DePhillips says, “We know that employees who are dealing with a legal matter are most likely to be dealing with a financial situation as well—and losing productivity at work. And all of that is likely increasing stress and anxiety.”
She added, “A legal program can help employees by putting their mind at ease, providing legal representation as well as savings on legal matters so that employees can get back to the job at hand.”
The implications for business—and brokers
Stress causes around one million employees5 to miss work each day, costing US businesses billions yearly as a result. As stress and anxiety continue to weigh on employees, employers are proactively bolstering employees’ mental health resources, recognizing they’re critical to ensuring employee productivity, satisfaction and retention.
In fact, the majority of US employers plan to increase their investments6 in programs designed to promote better mental health, stress management and resilience. These include enhancements to employee assistance programs, digital health tools and financial wellness resources. Keep in mind that while these can be valuable resources, on their own they may not go far enough to address the more pressing legal issues that can arise.
For example, in working with clients, DePhillips discovered that a common misconception from employers is that their employees have legal services under their EAP program. She adds, “While many offer some type of legal assistance, their EAP does not provide an attorney to represent the employee in a legal matter or provide full coverage for legal work, such as creating a will, setting up a trust, buying or selling a home, and estate planning.”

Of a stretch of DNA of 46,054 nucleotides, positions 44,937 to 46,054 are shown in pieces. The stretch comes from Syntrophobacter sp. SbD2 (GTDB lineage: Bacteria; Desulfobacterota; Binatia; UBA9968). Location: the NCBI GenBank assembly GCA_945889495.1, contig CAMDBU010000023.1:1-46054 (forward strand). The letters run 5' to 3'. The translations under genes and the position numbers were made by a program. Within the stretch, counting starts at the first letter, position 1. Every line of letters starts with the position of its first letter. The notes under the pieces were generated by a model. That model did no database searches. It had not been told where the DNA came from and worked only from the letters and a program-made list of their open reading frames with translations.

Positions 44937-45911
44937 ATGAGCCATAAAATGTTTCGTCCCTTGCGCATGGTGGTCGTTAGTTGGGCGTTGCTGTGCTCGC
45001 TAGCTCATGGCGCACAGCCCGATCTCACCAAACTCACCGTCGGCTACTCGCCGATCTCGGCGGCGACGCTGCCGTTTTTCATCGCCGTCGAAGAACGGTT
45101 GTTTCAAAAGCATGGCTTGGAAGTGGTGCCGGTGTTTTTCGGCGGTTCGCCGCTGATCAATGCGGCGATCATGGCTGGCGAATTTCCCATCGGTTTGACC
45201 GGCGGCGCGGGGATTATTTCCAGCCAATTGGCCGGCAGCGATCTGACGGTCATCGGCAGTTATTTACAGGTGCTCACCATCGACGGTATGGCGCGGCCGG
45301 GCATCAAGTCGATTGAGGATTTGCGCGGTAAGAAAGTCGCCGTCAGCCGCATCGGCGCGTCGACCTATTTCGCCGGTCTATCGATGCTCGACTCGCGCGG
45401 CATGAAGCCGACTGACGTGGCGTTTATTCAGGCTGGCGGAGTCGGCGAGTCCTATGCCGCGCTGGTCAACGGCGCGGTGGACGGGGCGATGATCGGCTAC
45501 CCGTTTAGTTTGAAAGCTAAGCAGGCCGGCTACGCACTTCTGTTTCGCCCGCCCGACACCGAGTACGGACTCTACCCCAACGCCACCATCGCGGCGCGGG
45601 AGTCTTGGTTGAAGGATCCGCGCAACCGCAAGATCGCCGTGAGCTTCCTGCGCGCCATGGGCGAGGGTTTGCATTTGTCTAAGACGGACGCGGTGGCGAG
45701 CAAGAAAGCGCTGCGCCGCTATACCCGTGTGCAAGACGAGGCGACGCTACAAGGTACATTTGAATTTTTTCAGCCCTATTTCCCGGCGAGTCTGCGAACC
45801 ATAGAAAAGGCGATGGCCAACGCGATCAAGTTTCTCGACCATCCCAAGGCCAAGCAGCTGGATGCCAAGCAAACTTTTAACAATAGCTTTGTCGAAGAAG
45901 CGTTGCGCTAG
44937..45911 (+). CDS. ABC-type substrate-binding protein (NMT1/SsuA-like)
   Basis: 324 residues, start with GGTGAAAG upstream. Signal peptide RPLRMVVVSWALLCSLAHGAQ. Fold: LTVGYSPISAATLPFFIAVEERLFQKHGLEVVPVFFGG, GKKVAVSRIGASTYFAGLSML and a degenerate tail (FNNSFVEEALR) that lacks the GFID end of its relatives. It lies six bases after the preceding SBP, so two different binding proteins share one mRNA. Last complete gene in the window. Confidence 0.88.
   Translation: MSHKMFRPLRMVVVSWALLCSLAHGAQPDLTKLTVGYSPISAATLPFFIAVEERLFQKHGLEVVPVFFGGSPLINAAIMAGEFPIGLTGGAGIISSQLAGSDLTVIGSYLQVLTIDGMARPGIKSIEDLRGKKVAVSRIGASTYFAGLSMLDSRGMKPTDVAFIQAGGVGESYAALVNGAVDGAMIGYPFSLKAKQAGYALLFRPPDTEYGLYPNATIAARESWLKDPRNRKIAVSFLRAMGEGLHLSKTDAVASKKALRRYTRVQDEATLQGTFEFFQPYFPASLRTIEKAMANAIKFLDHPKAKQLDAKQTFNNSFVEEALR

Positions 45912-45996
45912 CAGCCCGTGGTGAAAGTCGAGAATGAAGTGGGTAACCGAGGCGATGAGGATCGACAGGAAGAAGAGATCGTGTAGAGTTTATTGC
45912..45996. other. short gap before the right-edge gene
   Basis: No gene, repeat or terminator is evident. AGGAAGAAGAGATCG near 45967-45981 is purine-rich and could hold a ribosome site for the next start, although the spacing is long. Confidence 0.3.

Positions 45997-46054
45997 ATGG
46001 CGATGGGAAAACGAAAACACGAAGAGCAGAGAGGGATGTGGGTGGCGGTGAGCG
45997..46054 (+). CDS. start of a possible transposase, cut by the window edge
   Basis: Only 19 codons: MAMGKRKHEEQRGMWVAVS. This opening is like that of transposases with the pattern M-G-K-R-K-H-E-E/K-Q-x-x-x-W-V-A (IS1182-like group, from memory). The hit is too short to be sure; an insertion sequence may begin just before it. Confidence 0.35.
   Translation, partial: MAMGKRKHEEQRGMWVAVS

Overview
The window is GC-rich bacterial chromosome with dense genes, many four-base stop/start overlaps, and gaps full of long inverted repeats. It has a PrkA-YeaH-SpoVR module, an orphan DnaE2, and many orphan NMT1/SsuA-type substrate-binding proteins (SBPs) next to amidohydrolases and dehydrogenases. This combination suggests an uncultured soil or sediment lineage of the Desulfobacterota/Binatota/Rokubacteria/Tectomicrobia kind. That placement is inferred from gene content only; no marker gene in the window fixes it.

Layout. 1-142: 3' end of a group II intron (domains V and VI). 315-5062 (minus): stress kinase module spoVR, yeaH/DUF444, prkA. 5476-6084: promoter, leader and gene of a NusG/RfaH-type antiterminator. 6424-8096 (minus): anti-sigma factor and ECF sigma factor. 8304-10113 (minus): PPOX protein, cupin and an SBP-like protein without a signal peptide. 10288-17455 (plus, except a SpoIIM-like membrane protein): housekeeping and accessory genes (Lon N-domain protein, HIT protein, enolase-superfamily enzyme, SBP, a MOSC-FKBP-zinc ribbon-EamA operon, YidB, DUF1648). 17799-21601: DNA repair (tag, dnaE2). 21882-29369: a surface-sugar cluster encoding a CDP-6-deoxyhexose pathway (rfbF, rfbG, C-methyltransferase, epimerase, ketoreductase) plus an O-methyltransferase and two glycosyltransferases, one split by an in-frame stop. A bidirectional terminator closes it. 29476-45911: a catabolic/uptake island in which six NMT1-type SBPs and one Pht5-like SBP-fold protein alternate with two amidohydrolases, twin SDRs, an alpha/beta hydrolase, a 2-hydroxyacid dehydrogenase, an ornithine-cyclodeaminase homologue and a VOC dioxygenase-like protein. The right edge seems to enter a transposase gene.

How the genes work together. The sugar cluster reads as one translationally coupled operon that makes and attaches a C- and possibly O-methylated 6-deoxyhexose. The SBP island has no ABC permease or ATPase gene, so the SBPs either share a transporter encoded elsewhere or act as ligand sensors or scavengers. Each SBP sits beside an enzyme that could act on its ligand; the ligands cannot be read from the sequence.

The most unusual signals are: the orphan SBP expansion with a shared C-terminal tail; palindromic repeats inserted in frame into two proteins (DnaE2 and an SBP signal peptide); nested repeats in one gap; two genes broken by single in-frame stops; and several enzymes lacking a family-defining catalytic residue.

I touched base with Brian Billings, director of Client Management at ARAG, who provided insight on ways you can help clients build a more holistic support system to address employees’ mental, physical and financial wellness:
- Keep your eyes and ears open. Employee feedback is your most valuable source—and often an early warning—for understanding where stress is coming from. Ask if your clients can share any employee survey data, as well as input from employee resource groups who often represent and advocate for different communities and interests within the workforce’s population.
- Encourage employees to take full advantage of their benefits. Work with carriers to help you offer your clients ongoing benefit communication for their employees so they’re more informed—and ultimately appreciate—all the services and nuances of their compensation package offers.
- Help clients offer benefits that directly address mental wellness. When employees feel their employer supports their mental, physical and financial wellness, they’re apt to feel valued, more likely to remain at their job, and able to achieve the work/life integration they need to be their best.
In fact, APA’s 2022 Work and Well-Being Survey7 showed that more than 80 percent agreed that how employers support mental health will be an important consideration for them when they look for future work. This study also confirmed that employee expectations related to mental health support are shifting, with seven in ten workers reporting that they believe their employers are more concerned about employees’ mental health than in the past.
That’s a good sign, and an opportunity for your clients to answer the call by providing empathetic, responsive benefits.